The Ebola drug given to two Americans and a Spanish priest has been sent to treat infected doctors in two West African countries, and the supply of the medicine is now gone, its manufacturer said.
Countries including Nigeria and Liberia had requested the drug, called ZMapp. Mapp Biopharmaceutical Inc., based in San Diego, said it has complied with every request for the drug that was authorized by legal and regulatory authorities. The drug was provided at no cost, according to Mapp.
“It is our understanding that all patients offered treatment, treated, or expected to be treated were or are highly capable of providing informed consent for the use of an experimental drug not yet evaluated for safety in animals or people,” the company said yesterday in a statement.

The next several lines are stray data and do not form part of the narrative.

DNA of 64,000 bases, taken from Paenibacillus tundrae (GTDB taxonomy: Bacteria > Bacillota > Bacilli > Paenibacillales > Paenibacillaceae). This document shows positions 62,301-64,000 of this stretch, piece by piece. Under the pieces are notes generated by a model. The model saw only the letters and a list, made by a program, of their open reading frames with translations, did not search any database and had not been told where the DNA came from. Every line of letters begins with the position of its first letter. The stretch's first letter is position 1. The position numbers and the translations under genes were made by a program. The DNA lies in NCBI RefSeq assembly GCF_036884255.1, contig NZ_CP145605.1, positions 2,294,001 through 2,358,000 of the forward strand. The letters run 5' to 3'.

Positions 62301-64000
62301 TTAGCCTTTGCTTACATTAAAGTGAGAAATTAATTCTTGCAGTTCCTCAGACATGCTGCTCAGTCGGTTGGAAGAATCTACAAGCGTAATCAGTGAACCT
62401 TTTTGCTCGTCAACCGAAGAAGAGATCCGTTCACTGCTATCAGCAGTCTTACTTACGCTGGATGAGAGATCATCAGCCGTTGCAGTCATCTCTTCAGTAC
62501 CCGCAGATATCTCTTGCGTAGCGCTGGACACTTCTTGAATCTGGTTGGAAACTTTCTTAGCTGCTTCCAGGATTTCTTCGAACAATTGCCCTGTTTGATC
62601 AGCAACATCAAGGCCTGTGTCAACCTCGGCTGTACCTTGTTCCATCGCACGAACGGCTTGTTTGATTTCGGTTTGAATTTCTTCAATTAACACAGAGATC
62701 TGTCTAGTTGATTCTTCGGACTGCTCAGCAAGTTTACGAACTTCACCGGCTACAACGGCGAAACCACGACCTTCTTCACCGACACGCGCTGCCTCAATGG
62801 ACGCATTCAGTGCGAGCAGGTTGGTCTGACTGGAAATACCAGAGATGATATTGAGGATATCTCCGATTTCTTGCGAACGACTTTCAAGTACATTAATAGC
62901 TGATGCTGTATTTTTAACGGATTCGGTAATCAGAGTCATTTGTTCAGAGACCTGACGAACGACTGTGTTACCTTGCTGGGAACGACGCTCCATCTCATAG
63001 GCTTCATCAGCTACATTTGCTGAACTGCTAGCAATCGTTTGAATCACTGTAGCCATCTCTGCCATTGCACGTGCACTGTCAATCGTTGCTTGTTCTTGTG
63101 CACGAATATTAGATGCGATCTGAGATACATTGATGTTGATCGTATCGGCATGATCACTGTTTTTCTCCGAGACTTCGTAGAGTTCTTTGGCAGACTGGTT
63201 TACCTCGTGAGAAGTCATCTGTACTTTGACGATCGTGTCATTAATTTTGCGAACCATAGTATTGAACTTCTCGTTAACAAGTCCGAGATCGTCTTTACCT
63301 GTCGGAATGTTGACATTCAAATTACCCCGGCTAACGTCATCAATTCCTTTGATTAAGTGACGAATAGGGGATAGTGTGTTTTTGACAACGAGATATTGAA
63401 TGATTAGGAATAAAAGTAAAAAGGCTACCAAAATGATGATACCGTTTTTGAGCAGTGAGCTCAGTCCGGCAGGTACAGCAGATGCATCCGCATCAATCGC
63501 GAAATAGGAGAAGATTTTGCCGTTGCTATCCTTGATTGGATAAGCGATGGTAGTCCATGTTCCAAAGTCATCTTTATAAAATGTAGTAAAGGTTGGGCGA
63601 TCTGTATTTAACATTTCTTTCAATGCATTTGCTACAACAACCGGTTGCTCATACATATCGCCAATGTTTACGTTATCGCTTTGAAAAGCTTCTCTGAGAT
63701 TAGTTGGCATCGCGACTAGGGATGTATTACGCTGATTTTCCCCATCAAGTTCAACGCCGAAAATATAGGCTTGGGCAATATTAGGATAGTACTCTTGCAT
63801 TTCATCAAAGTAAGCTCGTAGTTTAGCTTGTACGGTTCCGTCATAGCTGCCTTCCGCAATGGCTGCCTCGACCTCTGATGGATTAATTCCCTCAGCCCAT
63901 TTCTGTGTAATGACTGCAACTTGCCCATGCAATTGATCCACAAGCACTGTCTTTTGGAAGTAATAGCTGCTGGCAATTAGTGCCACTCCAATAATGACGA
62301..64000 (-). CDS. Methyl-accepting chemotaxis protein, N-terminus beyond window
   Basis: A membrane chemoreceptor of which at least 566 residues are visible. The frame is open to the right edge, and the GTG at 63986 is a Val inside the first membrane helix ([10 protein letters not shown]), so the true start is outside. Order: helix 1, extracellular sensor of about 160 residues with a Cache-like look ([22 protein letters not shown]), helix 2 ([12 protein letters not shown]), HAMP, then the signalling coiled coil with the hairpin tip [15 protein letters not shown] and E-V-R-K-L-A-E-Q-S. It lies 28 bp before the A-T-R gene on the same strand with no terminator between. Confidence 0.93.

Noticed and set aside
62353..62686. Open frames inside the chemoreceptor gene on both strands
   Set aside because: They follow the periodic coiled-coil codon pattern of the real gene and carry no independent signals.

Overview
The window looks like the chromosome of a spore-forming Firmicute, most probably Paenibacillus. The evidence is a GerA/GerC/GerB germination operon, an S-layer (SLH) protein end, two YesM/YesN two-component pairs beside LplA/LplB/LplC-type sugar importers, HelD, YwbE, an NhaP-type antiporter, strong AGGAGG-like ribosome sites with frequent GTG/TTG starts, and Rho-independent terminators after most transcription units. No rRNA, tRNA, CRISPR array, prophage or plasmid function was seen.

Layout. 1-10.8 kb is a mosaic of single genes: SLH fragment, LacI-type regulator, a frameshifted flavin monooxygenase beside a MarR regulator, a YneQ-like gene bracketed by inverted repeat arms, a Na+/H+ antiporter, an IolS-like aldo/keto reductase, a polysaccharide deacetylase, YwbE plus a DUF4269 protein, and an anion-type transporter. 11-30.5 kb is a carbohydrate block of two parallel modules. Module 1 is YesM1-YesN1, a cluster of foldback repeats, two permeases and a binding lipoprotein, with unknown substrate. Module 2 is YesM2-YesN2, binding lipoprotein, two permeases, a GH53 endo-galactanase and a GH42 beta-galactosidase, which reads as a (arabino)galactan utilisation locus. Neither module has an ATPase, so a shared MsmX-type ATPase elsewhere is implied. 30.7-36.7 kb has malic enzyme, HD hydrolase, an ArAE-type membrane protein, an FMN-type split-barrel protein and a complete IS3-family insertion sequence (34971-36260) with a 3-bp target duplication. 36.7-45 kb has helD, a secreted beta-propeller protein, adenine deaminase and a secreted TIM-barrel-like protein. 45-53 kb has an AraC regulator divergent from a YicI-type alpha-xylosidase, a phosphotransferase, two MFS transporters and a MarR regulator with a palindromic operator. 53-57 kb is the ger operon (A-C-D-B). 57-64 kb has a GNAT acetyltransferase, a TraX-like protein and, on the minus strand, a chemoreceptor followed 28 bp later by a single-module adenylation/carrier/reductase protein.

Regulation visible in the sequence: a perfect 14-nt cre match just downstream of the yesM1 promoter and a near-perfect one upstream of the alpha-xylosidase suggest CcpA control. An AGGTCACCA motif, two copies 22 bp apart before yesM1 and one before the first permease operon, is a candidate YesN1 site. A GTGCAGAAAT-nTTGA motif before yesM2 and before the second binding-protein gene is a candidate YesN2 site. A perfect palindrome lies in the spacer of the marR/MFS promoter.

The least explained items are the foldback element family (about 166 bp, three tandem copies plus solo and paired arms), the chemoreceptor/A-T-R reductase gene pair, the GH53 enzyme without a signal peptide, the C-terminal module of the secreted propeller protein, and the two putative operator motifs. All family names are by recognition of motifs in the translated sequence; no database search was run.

Mapp and its partners, Defyrus Inc. and a subsidiary of Reynolds American Inc., are working with the U.S. government to quickly increase production, the company said.
“Additional resources are being brought to bear on scaling up,” the company said. “The emergency use of an experimental medicine is a highly unusual situation.”
As AUN-TV reported earlier, African countries had complained that only USA and Europe had got the drug. It appears the company has responded to their requests.